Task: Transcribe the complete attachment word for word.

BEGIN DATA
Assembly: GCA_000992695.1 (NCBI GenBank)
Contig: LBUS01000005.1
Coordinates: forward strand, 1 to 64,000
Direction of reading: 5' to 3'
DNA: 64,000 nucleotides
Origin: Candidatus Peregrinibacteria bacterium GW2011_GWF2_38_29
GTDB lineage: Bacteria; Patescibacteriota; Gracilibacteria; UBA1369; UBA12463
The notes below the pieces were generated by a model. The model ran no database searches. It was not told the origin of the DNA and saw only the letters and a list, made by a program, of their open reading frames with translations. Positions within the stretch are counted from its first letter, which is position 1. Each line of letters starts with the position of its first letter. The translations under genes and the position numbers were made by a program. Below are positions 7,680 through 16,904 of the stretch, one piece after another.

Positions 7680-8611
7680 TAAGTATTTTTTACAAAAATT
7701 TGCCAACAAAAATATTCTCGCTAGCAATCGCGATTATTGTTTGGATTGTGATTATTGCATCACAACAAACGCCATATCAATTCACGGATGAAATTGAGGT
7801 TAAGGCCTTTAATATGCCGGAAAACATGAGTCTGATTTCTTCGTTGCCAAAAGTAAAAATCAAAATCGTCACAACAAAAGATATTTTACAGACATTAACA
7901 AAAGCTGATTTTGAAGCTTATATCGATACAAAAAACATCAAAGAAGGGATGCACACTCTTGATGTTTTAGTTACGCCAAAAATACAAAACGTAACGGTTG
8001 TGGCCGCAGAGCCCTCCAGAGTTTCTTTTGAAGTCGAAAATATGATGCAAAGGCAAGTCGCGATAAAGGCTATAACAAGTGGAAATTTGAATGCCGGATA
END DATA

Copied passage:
Assembly: GCA_000992695.1 (NCBI GenBank)
Contig: LBUS01000005.1
Coordinates: forward strand, 1 to 64,000
Direction of reading: 5' to 3'
DNA: 64,000 nucleotides
Origin: Candidatus Peregrinibacteria bacterium GW2011_GWF2_38_29
GTDB lineage: Bacteria; Patescibacteriota; Gracilibacteria; UBA1369; UBA12463
The notes below the pieces were generated by a model. The model ran no database searches. It was not told the origin of the DNA and saw only the letters and a list, made by a program, of their open reading frames with translations. Positions within the stretch are counted from its first letter, which is position 1. Each line of letters starts with the position of its first letter. The translations under genes and the position numbers were made by a program. Below are positions 7,680 through 16,904 of the stretch, one piece after another.

Positions 7680-8611
7680 TAAGTATTTTTTACAAAAATT
7701 TGCCAACAAAAATATTCTCGCTAGCAATCGCGATTATTGTTTGGATTGTGATTATTGCATCACAACAAACGCCATATCAATTCACGGATGAAATTGAGGT
7801 TAAGGCCTTTAATATGCCGGAAAACATGAGTCTGATTTCTTCGTTGCCAAAAGTAAAAATCAAAATCGTCACAACAAAAGATATTTTACAGACATTAACA
7901 AAAGCTGATTTTGAAGCTTATATCGATACAAAAAACATCAAAGAAGGGATGCACACTCTTGATGTTTTAGTTACGCCAAAAATACAAAACGTAACGGTTG
8001 TGGCCGCAGAGCCCTCCAGAGTTTCTTTTGAAGTCGAAAATATGATGCAAAGGCAAGTCGCGATAAAGGCTATAACAAGTGGAAATTTGAATGCCGGATA